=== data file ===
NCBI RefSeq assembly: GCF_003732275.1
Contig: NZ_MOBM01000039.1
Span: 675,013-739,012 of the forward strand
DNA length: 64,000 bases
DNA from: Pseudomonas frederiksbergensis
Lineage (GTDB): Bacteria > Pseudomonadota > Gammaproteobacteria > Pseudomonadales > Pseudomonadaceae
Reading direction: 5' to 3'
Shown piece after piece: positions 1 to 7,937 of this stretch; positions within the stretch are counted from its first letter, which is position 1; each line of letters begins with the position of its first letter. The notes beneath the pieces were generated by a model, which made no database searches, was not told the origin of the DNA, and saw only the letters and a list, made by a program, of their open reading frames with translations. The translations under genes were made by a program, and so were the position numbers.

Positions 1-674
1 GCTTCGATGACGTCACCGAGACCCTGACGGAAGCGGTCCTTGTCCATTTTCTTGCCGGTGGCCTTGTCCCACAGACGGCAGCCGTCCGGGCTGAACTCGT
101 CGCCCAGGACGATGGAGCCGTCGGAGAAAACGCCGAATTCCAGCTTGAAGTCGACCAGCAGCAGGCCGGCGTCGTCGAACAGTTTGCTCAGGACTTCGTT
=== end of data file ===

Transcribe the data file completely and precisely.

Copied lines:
NCBI RefSeq assembly: GCF_003732275.1
Contig: NZ_MOBM01000039.1
Span: 675,013-739,012 of the forward strand
DNA length: 64,000 bases
DNA from: Pseudomonas frederiksbergensis
Lineage (GTDB): Bacteria > Pseudomonadota > Gammaproteobacteria > Pseudomonadales > Pseudomonadaceae
Reading direction: 5' to 3'
Shown piece after piece: positions 1 to 7,937 of this stretch; positions within the stretch are counted from its first letter, which is position 1; each line of letters begins with the position of its first letter. The notes beneath the pieces were generated by a model, which made no database searches, was not told the origin of the DNA, and saw only the letters and a list, made by a program, of their open reading frames with translations. The translations under genes were made by a program, and so were the position numbers.

Positions 1-674
1 GCTTCGATGACGTCACCGAGACCCTGACGGAAGCGGTCCTTGTCCATTTTCTTGCCGGTGGCCTTGTCCCACAGACGGCAGCCGTCCGGGCTGAACTCGT
101 CGCCCAGGACGATGGAGCCGTCGGAGAAAACGCCGAATTCCAGCTTGAAGTCGACCAGCAGCAGGCCGGCGTCGTCGAACAGTTTGCTCAGGACTTCGTT